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COVID-19 Highlights the Tricky Balancing Act Between Data and Privacy

When it comes to collecting data, privacy should always remain top-of-mind.

The global outbreak of COVID-19 has highlighted the uneasy relationship between big data and privacy. As governments and major tech companies try to contain the spread of the coronavirus by tracking where people have been and with whom they’ve been in contact, civil liberty groups are worried that a dangerous precedent is being set.  

Civilians are also worried about how personal data is being used. As recently as November 2019, the Pew Research Centre published a study that showed the majority of Americans believe “their online and offline activities are being tracked and monitored by companies and the government with some regularity”. And it’s not a situation they feel comfortable with; the majority also reported feeling “concerned about the way their data is being used by companies or the government”. 

But how do governments balance their citizens’ rights to privacy with COVID-19 relief efforts? It’s a contentious debate, and one which will continue to rage for the foreseeable future. 

 The Great Data Debacle 

As one of the world’s largest data providers, DefinedCrowd takes the privacy seriously. According to Fernando Miguel Pinto, Engineering Manager and Data Protection Officer at DefinedCrowd, the company is “fully compliant with the requirements of the European Union General Data Protection Regulation (GDPR) and with the requirements of the California Consumer Privacy Act (CCPA)”. 

“Besides adhering to these regulations, we have also developed and deployed a set of internal security and data privacy measures and procedures that ensure only the people with proper authorization and business justification are able to access some of this information. The development of these measures formed part of our effort to become ISO 27001 certified, which we achieved last year. We also utilize data encryption at rest and in transit, and data masking, among other strategies, to make sure user data is kept private at all times.”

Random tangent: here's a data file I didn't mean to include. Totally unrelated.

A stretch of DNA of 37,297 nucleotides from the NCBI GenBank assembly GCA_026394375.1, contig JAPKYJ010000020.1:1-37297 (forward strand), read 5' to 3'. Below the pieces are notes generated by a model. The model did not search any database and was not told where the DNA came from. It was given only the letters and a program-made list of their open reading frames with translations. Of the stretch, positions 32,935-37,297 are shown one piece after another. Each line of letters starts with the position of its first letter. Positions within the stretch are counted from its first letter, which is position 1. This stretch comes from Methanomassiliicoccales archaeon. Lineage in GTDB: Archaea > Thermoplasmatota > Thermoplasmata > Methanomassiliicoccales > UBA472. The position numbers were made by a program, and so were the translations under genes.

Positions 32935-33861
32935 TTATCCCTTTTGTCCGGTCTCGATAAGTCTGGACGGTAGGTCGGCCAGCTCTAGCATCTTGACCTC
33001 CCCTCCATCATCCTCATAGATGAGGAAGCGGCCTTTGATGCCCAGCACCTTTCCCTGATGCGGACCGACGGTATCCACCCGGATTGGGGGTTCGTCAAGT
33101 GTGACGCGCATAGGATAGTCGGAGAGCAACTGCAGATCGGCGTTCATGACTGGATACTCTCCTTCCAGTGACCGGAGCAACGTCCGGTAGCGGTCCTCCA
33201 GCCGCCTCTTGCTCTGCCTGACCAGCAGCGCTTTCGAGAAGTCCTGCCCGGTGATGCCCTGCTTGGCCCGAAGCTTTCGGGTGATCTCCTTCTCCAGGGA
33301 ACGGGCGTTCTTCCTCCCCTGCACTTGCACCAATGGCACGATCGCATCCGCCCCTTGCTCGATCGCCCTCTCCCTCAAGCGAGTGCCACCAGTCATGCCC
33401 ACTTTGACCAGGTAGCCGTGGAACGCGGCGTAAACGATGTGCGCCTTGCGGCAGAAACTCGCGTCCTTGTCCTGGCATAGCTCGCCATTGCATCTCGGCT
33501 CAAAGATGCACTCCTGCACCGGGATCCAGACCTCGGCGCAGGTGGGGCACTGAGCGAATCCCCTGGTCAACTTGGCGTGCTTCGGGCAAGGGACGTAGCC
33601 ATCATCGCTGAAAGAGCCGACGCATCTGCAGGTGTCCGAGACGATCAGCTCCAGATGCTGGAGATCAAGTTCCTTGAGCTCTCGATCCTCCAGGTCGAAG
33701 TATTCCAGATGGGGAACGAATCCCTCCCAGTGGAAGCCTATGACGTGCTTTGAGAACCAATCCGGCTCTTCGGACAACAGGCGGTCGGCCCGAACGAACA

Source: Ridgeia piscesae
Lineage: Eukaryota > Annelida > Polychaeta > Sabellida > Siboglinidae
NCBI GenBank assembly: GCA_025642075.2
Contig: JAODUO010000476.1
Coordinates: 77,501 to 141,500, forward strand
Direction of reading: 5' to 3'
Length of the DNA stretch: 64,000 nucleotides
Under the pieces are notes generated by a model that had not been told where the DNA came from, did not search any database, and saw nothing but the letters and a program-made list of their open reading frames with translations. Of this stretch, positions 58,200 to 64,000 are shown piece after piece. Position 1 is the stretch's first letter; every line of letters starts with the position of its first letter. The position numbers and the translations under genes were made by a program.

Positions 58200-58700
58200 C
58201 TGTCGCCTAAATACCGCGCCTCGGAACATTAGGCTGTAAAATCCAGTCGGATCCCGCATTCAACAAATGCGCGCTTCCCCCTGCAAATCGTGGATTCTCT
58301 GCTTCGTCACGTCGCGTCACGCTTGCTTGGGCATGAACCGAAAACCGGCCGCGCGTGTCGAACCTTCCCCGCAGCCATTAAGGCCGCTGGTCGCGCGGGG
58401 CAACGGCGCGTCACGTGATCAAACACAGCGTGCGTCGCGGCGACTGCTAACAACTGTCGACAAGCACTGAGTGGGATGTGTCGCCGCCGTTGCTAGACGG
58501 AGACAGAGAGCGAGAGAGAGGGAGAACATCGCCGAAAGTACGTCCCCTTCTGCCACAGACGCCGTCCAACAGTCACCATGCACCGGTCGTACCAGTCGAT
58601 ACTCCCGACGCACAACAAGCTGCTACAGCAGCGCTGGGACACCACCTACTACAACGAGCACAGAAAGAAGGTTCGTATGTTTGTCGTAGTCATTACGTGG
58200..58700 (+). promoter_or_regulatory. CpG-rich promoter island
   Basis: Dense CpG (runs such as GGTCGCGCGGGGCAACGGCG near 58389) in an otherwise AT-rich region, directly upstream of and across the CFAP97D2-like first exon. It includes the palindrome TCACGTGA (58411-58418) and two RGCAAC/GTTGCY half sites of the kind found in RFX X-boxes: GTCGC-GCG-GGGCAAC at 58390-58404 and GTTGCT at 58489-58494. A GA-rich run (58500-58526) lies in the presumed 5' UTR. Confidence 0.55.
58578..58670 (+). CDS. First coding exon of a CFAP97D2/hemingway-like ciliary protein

However, it is strategies similar to these that are causing the Great Data Debacle. In terms of tracking people’s movements and their contacts in order to contain the spread of COVID-19, where should the data be stored and who should have access?

Tech Tracing Gathering Steam

Governments around the world are deploying apps that use Bluetooth “handshakes” to determine who an infected person has been in contact with. From Israel to Singapore, Australia to North Macedonia, governments are employing technology to help with the onerous and labor-intensive task of contact tracing. 

But while apps like North Macedonia’s StopKorona! give their users full control over data, allowing them to choose to send their location history to the Ministry of Health, other apps are more prescriptive in their scope. 

China has made it mandatory for its citizens to download tracking software to their phones, which, according to the New York Times does more than dictate whether a person should be quarantined. “It also appears to share information with the police, setting a template for new forms of automated social control that could persist long after the epidemic subsides,” reported the news site on March 1, 2020.